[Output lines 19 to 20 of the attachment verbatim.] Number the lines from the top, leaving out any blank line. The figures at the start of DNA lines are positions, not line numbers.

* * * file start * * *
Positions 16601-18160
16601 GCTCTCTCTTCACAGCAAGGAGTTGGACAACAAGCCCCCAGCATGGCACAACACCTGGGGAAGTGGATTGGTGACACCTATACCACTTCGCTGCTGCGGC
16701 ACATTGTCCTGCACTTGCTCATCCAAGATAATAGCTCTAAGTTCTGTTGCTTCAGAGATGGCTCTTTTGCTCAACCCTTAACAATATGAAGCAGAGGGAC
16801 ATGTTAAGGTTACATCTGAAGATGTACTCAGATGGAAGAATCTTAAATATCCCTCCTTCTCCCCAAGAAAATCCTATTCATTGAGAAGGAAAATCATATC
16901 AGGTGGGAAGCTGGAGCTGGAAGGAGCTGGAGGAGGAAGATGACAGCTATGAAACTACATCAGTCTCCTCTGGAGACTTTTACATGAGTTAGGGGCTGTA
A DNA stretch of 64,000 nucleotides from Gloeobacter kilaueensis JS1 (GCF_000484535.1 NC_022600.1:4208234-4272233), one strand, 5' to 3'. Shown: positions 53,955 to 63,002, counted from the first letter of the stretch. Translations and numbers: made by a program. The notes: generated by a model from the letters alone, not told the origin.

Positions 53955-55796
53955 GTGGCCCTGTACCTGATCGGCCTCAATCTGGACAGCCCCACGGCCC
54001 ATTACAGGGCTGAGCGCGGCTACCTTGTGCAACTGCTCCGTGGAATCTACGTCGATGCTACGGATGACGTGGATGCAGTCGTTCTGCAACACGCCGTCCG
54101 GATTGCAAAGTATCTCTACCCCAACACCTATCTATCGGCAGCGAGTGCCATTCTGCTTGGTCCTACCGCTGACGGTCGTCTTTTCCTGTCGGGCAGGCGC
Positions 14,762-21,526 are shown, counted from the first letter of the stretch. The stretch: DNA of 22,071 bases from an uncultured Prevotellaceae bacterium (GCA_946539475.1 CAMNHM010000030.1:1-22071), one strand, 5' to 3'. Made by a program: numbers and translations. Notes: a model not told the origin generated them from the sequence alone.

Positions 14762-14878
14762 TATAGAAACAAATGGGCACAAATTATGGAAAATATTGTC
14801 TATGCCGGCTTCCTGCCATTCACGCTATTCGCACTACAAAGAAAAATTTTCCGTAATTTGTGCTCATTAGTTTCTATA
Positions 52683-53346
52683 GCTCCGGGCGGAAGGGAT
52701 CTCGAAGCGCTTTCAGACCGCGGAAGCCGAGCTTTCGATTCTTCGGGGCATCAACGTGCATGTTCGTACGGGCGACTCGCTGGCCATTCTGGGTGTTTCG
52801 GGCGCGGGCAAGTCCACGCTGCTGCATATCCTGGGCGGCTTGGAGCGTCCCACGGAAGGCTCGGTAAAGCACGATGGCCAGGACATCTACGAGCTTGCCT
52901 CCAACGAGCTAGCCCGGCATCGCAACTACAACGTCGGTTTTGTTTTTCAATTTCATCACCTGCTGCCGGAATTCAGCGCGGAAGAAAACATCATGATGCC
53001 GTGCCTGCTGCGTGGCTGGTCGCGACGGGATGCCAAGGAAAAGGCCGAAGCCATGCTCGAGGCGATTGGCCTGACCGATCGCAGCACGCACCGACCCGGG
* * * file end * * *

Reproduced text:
52901 CCAACGAGCTAGCCCGGCATCGCAACTACAACGTCGGTTTTGTTTTTCAATTTCATCACCTGCTGCCGGAATTCAGCGCGGAAGAAAACATCATGATGCC
53001 GTGCCTGCTGCGTGGCTGGTCGCGACGGGATGCCAAGGAAAAGGCCGAAGCCATGCTCGAGGCGATTGGCCTGACCGATCGCAGCACGCACCGACCCGGG